Four Eagleswood Township families received a special delivery on Wednesday, May 20 — therapeutic REST chairs to help their children improve their online education during these challenging school days.
REST stands for Responsive Equine Simulator Therapy. Developed by GAIT, LLC, the chair replicates the motion of a slowly walking horse to allow children with neurodevelopmental conditions (specifically attention deficit hyperactivity disorder and autism) to obtain the well-documented therapeutic benefits of equine motion, without an actual horse. The motion helps children with special needs to become calm, relaxed and focused, thereby enhancing their concentration and ability to learn. The technology is quickly becoming an important tool in many schools and health facilities.
Children have used REST at Eagleswood Elementary during the 2019-20 school year with very positive results. However, due to the recent changes brought about by the coronavirus pandemic, students lost access to the chair until a surprise donation was made by GAIT’s CEO, Joe Cositore.
“We wanted to help out the community during these difficult times, and this seemed for us the best way to do it” Cositore said. “We spoke regularly with Superintendent Deb Snyder about the success of the chair at Eagleswood, and we saw how we could help.”
Now four chairs are on loan to the students and families to use while they are being home schooled.
“The horse chair was a brand new addition to the school this year,” explained Jenna Karch, one of the mothers, whose child, Maelyn, uses the REST chair. “It ended up being placed in the speech room; the students would use it during their speech therapy sessions. At the time, we were hearing very positive things about it!”
Maelyn was born with a genetic condition called Williams Syndrome, a neurodevelopmental disorder that affects one of her chromosomes and is characterized by intellectual and developmental disabilities and medical challenges, including cardiovascular disease.
Maelyn responds very well to the horse chair, according to Karch. She said it’s “just amazing” how GAIT developed the chair to mimic therapeutic horseback riding, which allows children like Maelyn (who, specifically, struggles with balance issues, gravitational insecurities and visual spatial processing disorders) not only to tolerate the movement, but also to enjoy and benefit from it in several different ways.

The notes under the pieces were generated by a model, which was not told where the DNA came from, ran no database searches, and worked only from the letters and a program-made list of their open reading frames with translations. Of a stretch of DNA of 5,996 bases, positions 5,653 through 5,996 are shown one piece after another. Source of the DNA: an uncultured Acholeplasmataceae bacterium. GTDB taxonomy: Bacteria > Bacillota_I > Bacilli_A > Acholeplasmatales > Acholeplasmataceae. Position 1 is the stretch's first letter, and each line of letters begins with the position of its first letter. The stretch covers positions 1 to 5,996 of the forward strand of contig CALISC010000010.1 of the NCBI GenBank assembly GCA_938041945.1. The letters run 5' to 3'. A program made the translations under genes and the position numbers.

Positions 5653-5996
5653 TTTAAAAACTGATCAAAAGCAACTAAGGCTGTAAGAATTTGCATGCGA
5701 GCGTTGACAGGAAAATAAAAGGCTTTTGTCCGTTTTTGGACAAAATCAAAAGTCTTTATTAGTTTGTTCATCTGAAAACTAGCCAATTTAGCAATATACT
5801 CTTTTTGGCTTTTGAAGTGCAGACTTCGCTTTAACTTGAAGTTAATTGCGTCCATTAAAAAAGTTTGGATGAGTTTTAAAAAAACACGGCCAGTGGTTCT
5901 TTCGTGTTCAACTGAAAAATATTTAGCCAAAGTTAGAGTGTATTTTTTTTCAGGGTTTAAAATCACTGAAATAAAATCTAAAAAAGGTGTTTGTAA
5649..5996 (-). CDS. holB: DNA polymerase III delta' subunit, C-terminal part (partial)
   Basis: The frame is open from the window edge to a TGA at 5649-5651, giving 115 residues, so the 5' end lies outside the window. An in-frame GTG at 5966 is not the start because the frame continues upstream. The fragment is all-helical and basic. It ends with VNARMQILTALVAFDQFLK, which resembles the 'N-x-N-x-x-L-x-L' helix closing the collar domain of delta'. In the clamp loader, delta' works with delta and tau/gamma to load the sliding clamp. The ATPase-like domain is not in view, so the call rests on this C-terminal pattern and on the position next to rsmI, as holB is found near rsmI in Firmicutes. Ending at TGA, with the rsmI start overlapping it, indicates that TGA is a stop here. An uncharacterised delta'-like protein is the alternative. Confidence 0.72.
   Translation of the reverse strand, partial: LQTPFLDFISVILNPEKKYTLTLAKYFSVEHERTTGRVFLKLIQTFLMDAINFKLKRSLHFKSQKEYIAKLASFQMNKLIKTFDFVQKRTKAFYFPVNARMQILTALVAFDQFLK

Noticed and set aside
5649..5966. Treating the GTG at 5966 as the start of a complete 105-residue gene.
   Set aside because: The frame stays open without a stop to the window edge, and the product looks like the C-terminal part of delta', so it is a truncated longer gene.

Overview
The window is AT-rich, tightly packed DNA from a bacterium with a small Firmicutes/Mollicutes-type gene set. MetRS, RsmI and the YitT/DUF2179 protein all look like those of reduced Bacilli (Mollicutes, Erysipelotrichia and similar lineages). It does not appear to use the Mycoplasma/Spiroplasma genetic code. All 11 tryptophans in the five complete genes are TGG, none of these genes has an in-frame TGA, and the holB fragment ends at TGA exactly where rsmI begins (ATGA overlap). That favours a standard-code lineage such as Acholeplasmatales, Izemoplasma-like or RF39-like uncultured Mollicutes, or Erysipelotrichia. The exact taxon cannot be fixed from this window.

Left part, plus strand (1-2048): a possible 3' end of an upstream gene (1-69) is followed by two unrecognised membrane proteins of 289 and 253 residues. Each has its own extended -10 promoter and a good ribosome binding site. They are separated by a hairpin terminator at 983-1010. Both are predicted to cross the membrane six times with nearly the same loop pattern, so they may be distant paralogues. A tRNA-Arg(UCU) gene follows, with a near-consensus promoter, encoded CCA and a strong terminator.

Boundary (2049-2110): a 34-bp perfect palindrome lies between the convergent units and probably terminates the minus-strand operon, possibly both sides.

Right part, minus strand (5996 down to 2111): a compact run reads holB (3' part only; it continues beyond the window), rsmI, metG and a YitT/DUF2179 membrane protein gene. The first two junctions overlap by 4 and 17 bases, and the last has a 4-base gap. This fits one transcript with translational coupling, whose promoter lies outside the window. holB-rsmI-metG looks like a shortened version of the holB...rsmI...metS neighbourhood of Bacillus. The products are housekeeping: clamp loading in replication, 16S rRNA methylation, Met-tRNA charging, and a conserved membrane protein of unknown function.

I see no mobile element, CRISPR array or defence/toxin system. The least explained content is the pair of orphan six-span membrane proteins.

Cositore and Snyder personally delivered the latest-model REST chairs to families at their homes. The kids lit up when they saw them and immediately gave them a test drive. The parents, too, were thrilled to receive the loaners.
“We are especially grateful our family was chosen to receive the chair and amazed at the generosity of the company when Joe hand-delivered it,” Karch said. “It is not every day that several people come to your house wearing gloves and masks during a pandemic and deliver a piece of therapy equipment for your child!”
Distance learning has been very difficult for the Karch family because Maelyn depends on a large team of therapists and teachers, both in school and out, to help support her learning, Jenna explained. “Special education services are not set up to be “virtual,” and our kids require a higher level of direct in-person instruction. Maelyn is especially distracted with computer and iPads, and technology in general, so learning through a screen is extremely challenging.
“When using the horse chair, she fidgets less, doesn’t get up and down from the seat as often as in a regular chair, and her body is more relaxed, which allows her to participate better in tasks. She deals with a lot of inattention issues, distractibility and sensory issues, and the horse chair gives her body just the right amount of input and keeps her body calm. There are so many layers to sensory processing disorders, and this chair is a game changer!”
Karch emphasized her gratitude, both “to the staff at Eagleswood for making the connection and to this amazing company that truly came through when the need was there. It speaks volumes to the company’s dedication to children who face very unique and complicated challenges.”
Snyder said she couldn’t be happier with the partnership. “This is a very generous thing for Joe and GAIT to do, and it’s just a little nicer knowing these children are using the same therapeutic equipment they would if they were at school.”